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How to improve your budgeting skills during the pandemic
We are living in scary times. The nation is in a health crisis but also a financial crisis. With so many of us losing jobs, having hours cut, or just facing financial uncertainty, a lot of us find ourselves in a major wake-up call moment in terms of our finances.
Even if you aren't facing financial hardship right now, the realization that things can change in an instant may have you considering your family's current financial position. But for so many of us used to sticking our heads in the sand when it comes to finances, where do you even begin when it comes to budgeting?
We all know that budgeting is essential to financial success. Like anything in life, you have to have a plan when it comes to what money is coming in, how you will use it, and what your long-term goals are. Budgeting can help you reach those goals and make sure that sale at your favorite store doesn't distract you from what's really important in the long-run.
I'm not a financial expert. I'm an average, middle class teacher who hates spreadsheets and enjoys sales. However, in light of the financial crisis, I've been paying more attention to our family's budget. Here are some tools and tips that have really helped me with my budgeting.
1. Focus on savings
When you're in panic mode, it's hard to look at the long-term. You want to self soothe, which means treating yourself to quick purchases that make you feel better. But those small purchases add up.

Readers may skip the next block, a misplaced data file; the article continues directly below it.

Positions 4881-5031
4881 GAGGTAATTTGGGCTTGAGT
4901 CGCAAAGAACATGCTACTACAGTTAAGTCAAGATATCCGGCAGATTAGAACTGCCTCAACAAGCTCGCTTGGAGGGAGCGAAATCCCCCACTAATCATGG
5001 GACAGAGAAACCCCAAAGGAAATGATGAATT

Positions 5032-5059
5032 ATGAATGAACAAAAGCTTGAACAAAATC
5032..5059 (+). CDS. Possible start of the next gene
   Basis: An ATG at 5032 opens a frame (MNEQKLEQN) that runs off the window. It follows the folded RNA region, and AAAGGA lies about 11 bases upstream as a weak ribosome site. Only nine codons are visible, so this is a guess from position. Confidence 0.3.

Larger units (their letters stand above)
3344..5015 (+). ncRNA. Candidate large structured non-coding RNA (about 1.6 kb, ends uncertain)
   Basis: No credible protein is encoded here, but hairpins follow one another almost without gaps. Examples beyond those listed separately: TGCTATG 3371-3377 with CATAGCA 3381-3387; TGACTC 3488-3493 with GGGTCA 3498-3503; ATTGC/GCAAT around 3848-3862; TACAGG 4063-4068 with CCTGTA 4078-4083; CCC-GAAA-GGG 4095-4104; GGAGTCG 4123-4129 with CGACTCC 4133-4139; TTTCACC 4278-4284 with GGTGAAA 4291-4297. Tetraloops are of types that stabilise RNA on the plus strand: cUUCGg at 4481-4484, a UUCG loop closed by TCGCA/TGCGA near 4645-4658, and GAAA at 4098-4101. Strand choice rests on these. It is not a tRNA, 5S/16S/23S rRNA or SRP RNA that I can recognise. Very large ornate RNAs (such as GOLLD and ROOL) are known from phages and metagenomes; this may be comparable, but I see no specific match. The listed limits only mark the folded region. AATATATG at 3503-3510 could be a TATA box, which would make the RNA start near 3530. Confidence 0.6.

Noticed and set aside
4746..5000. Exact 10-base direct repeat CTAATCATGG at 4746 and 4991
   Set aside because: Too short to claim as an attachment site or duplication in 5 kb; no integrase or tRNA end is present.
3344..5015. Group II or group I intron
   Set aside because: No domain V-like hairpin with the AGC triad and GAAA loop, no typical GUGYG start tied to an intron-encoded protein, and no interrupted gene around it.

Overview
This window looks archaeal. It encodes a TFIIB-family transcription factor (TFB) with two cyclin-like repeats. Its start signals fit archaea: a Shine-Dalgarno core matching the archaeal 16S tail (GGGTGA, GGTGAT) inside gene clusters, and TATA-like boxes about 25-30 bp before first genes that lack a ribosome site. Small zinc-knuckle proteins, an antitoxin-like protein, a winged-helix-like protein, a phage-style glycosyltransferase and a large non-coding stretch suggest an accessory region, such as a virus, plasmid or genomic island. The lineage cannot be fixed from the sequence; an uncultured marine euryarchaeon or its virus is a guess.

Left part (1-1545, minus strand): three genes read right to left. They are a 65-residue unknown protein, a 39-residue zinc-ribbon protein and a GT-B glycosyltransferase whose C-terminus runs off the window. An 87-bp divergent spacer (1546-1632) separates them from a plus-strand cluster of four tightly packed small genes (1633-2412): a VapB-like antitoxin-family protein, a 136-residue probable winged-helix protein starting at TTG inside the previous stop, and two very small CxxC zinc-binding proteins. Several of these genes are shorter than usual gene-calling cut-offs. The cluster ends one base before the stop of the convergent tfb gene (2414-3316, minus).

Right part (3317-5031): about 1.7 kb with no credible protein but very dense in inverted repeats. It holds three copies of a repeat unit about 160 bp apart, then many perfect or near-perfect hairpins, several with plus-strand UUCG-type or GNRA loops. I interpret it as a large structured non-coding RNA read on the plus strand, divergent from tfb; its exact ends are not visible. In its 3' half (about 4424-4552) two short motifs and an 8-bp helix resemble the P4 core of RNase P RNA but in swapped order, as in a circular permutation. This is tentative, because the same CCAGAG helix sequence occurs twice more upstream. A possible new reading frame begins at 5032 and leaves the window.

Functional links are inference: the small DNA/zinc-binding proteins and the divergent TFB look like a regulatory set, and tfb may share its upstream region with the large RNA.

Suze Orman is a financial expert who I really admire. Her advice has always been to have savings equal to 8 months of your current household expenses. This means that you should have enough money saved to float you through eight months of essential bills and living expenses.
It might sound overwhelming, but Suze is big on emphasizing the peace of mind that comes with saving. If you keep this big goal in mind, it will be easier to stick to your budget for small expenses and say "no" to the items you don't really need.
2. Calculate an effective budget
In order for a budget to work, you need to actually have it written out in detail. You need to allocate every dollar of income to a category. But for many, this is overwhelming. So many of us hate the idea of spreadsheets and calculations. Plus, there's the confusion that surrounds a budget. How much should you really spend on each category?
I've recently come across an amazing tool that does all of the work for you. The personal budget planner at Pigly.com helps you allocate your monthly income to various categories. It allows you to adjust those categories according to your expenses, and even gives you a low and high end cost for each category. I love that it serves as a foundation to create an effective budget.
They also have other tools to help you decide if you can afford a car payment, how long credit card debts will take to pay off, and other useful financial tools that are free and easy to use.
3. Find Deals on Items You Love
Sticking to a budget doesn't mean you have to cancel all fun. There are ways to find cheap and inexpensive things to do with your family. Search coupon sites online for deals and sales on your favorite items. One of my favorite sites to find deals is the Krazy Coupon Lady. You can find entertainment, dining, and even household item deals and coupons that will save you money and help you achieve your budget.
4. Communicate with your family